Since 1913, debt has been the only way that we in the U.S. have known to create money. Choking on debt yet short on money, Americans are reeling from too much monetary theory and too little commonsense.
Those who sold us the theory also ensured recurring recessions. Each debt-induced cycle features rich-get-richer booms followed by debilitating busts. We designed our way into this mess. We can design our way out.
As yet, there’s no sign that policy-makers know a way out. Nor do their advisers. Over the past century, every economist has been educated the same. They are unable to see the real problem because the theory they were taught is the source of the problem.
The U.S. Federal Reserve model of central banking was one of America’s key exports. Every nation now “monetizes” pretty much the same way—with debt.
Good news is on the horizon from major exporting nations. Many of them are Islamic and flush with money. Much of that money originated as debt in industrialized nations.
Those nations are staggering under immense debt. Much of that debt is owed to nations where they must buy oil and gas to fuel their economies and generate funds to… repay debt.
Yet the creditors too are in a bind. Where can they prudently invest their vast pools of debt-backed money? Do they buy more U.S. government debt? Euro bonds? Do they hold their reserves in dollars, euros or pounds sterling—all debt-based?
Invest instead in commodities and they just bid up the price. That may be good news for speculators but it is not a sensible risk management strategy. So what to do? When all else fails, commonsense may yet find its way into this debate.
Tomorrow’s Commodity Today
The safest commodity is one you can control. Look at China’s control over rare earth metals. However control of that sort is a beggar-thy-neighbor approach, akin to investing in precious metals like gold or silver. Such investments miss the point—and the opportunity.
The commodity hedge for the foreseeable future is clean energy, particularly solar power due to its abundance and ease of collection. Clean energy is also what must be monetized—not debt but electrons captured by solar panels and converted to useable energy.
Monetization comes with an implied promise. To maintain value, currencies must be backed by productivity—the capacity to generate real goods and services. Productivity is what makes a financial security truly secure.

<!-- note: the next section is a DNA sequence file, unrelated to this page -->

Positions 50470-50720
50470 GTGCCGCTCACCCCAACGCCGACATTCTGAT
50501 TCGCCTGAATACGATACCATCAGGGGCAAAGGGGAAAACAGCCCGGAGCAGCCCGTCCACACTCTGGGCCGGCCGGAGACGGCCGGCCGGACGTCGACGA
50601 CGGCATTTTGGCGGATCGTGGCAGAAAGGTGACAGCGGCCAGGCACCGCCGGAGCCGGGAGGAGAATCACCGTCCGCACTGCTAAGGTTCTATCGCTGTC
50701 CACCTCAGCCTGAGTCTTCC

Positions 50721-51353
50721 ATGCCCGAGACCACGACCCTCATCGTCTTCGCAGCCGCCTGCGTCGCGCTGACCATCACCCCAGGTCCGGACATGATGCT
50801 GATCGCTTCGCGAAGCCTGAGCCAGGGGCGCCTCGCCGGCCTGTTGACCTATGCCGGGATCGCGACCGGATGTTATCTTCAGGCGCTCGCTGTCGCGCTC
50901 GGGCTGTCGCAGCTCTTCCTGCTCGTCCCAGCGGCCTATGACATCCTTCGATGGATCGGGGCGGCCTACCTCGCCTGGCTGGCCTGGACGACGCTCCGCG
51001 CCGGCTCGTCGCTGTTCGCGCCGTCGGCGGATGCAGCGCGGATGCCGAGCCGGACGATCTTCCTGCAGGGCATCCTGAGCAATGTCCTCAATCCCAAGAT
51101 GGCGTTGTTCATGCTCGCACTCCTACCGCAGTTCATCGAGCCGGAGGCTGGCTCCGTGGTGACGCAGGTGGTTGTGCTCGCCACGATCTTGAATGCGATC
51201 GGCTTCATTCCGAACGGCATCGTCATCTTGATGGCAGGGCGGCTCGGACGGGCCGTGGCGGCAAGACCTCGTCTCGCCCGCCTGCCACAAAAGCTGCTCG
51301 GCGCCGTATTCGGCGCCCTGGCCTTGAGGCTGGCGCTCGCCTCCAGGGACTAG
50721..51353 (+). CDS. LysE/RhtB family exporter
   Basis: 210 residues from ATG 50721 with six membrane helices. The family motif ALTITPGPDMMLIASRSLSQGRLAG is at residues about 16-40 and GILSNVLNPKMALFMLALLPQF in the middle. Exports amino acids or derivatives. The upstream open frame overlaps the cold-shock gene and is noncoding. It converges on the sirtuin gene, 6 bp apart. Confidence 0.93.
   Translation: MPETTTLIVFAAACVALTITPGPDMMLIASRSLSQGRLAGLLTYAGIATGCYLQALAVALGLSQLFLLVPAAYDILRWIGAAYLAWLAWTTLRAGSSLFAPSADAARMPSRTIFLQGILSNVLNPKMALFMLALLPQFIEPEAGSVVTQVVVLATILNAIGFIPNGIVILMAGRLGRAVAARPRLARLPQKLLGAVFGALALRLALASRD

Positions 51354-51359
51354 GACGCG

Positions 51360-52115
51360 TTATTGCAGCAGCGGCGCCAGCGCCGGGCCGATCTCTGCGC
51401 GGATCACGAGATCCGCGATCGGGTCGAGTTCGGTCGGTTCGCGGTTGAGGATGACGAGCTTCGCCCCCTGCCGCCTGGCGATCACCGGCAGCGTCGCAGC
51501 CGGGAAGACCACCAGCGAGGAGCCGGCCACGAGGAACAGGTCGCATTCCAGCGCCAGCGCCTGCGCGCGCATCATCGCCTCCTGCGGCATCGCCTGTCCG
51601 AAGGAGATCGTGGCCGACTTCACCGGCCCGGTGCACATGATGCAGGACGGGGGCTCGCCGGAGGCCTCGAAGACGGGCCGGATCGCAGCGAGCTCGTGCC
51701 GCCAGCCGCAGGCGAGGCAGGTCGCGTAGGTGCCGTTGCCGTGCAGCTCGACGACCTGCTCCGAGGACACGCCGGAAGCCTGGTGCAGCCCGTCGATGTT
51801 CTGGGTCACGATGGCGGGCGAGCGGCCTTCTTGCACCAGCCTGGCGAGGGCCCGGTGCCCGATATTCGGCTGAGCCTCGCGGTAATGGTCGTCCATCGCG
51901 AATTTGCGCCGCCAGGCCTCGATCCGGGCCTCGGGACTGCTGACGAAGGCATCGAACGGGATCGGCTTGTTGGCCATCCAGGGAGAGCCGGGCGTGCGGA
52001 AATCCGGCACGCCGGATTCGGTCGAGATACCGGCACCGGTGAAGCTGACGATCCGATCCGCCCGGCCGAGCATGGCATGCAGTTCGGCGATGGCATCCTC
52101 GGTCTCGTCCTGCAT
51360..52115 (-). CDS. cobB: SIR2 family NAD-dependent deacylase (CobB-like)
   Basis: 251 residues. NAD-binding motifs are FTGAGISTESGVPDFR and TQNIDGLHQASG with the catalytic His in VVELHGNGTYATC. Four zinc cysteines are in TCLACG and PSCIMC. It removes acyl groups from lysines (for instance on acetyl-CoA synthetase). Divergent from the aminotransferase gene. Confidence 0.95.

Those who designed America’s central banking system assured us that debt-based “monetization” would be backed by real productivity. That thin tether to reality was severed in 1971 when backing for the U.S. dollar shifted from precious metals to a candid slogan now stamped on U.S. currency: “In God We Trust.”
Federal Reserve Chief Alan Greenspan not only trusted Wall Street’s “financial creativity,” he also enabled it with cheap credit. Layer upon layer of cross-collateralized debt produced little more than more money for financial sophisticates. Meanwhile real people living in real communities witnessed the dismantling of the U.S. economy.
Ask around. Would those with commonsense prefer their money secured with debt or with clean energy? Which is more secure?
Those who propose we reform central banking miss the point. Why reform it when, by design, it can gradually be displaced?
Instead of relying solely on debt-backed money, why not also issue asset-backed currencies? Why not complement centralized money with decentralized monies? Instead of one-size-fits-all money, why not tailor currencies to the diverse needs of communities?
Rather than trust in God, why not put your faith in money secured by clean energy?
Total assets in sovereign wealth funds now exceed $8.1 trillion. China has reserves approaching $2.4 trillion. Oil exporters have considerably more including $1 trillion held by the United Arab Emirates and $510 billion by Norway.
As an energy exporter with large currency reserves, Russia is revisiting the wisdom of investing in other countries those funds generated by the sale of its natural resources.
With increasing frequency, political leaders are looking at the global financial crisis as an opportunity to reconsider what they monetize—and for whom. That suggests commonsense may yet find a way.
An alternative is known, available and viable with energy-backed “complementary currencies” designed to operate parallel with national currencies.
Do not expect leadership from the U.S. Those who sold us the current system retain too much control—for now. Their interest lies in more money secured by more debt. Or backed by nothing at all.
Look for this overdue innovation to emerge from cultures long wary of those who collect fixed interest regardless of the debtor’s condition. The Quran forbids it as “riba.” The Bible forbids it as “the pound of flesh.”
The source of this common malady is now coming sharply into focus—as is the cure.